Posted by mm on Monday, January 25, 2010 at 10:27pm.
A 1.10g sample contains only glucose and sucrose . When the sample is dissolved in water to a total solution volume of 25.0ML , the osmotic pressure of the solution is 3.78atm at 298K
a.What is the percent by mass of glucose in the sample?
b.What is the percent by mass of sucrose in the sample?
========================
pi = osmotic pressure = MRT
You know pi, R, and T, solve for M
Molarity = moles x L
You know L, solve for moles.
Here are the two equations.
X + Y = 1.10
(X/molar mass glucose) + (Y/molar mass sucrose) = moles.
Solve for X and Y, then you can determine percent of each.
Post your work if you get stuck.
im so lost on the same problem.
ok here is what i have done..
M=117.4782mol/L
so mols for .025L is 2.9369
And you when i used the two equations i got lost.
x=1.10gy
y=1.10gx
and x/(180.162g/mol)+y/(342.308g/mol)=2.9362
i think i did this wrong. Please help!

college chem  DrBob222, Monday, January 25, 2010 at 10:55pm
How in the world did you obtain 117 for the molarity? Your math skills need improving.
pi = MRT so
M = pi/RT = 3.78/0.08206*298 = 0.1545 (you are allowed only 3 s.f. in the answer but I always carry one more place, then round at the end).
Then M = moles/L or moles = M x L = 0.1545 x 0.025 = 0.00386.
So the equations are
X + Y = 1.10
(X/180.2) + (Y/342.3) = 0.00386
unless I've goofed somewhere. So we solve the first equation for X.
X = 1.10  Y and substitute into equation 2.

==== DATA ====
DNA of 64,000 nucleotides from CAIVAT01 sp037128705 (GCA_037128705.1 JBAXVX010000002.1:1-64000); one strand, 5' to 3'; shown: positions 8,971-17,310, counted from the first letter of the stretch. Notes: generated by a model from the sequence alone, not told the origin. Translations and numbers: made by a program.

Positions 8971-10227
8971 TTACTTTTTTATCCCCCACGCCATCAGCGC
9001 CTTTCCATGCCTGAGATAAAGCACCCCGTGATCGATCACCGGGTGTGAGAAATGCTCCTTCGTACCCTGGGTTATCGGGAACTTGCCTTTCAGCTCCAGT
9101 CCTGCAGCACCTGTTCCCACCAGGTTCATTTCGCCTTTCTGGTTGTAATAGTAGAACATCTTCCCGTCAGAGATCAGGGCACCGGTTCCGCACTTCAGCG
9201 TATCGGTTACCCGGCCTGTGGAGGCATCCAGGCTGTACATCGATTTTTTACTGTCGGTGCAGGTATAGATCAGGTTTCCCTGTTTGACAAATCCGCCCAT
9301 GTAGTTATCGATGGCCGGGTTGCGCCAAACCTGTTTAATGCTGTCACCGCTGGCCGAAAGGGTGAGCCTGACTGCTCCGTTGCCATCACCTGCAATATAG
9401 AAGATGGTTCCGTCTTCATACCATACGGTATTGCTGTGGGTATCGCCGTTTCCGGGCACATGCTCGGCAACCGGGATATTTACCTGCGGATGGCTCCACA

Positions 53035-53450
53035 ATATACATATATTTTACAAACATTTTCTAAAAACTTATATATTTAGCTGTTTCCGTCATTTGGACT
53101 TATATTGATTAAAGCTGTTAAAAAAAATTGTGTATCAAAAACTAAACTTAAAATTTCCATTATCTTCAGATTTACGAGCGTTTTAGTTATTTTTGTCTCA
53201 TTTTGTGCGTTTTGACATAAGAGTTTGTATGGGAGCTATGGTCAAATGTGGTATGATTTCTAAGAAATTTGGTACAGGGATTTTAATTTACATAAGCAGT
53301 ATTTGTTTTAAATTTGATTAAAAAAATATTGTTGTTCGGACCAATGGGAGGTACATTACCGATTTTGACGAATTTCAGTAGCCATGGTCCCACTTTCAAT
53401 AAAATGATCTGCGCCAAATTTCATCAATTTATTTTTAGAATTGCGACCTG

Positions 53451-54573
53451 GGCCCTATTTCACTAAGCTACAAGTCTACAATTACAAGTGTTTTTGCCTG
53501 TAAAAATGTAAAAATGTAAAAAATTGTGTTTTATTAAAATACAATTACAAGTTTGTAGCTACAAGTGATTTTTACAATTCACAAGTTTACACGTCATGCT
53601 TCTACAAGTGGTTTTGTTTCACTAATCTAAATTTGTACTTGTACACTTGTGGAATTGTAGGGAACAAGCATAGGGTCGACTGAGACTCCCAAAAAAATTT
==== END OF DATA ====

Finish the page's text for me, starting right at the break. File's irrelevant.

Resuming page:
(1.10Y/180.2) + (Y/342.3) = 0.00386 which leaves you with just one unknown, Y, for which to solve. That should give you the grams of Y and I believe we let Y = grams sucrose. Solve for Y, then plug Y into X+Y= 1.10 to obtain X.
%glucose = (X/1.10)*100 = ??
%sucrose = (Y/1.10)*100 = ??

college chem  mm, Monday, January 25, 2010 at 11:20pm
haha..i thought i needed to use torr instead of atm that's how i got that M
Thanks a whole lot =)

college chem  Taylor G, Monday, January 25, 2010 at 11:34pm
so i went through the process that DrBob put up and i got .662g for y and .438g for x and got basically 39.8% for the glucose and 60.2% for sucrose and it said i was wrong. If anybody can do the math and double check let me know.
I basically started off with finding a common denominator, after substituting 1.10y for x, and went from there. Let me know what you get.

college chem  DrBob222, Monday, January 25, 2010 at 11:58pm
I worked through it and obtained
0.248 g for glucose (X) and 0.852 g for sucrose (Y) which makes the percents
glucose = 22.54 which rounds to 22.5%
sucrose = 77.45 which rounds to 77.4%.
I plugged both masses back into the equations and those values satisfied both equations; therefore, the math should be ok. The chemistry looks ok to me, too.

college chem  Taylor G, Tuesday, January 26, 2010 at 12:07am
great thank you!! ill have to check over mine then!!

college chem  Scott, Monday, July 26, 2010 at 12:18am
This has been very helpful!!!!
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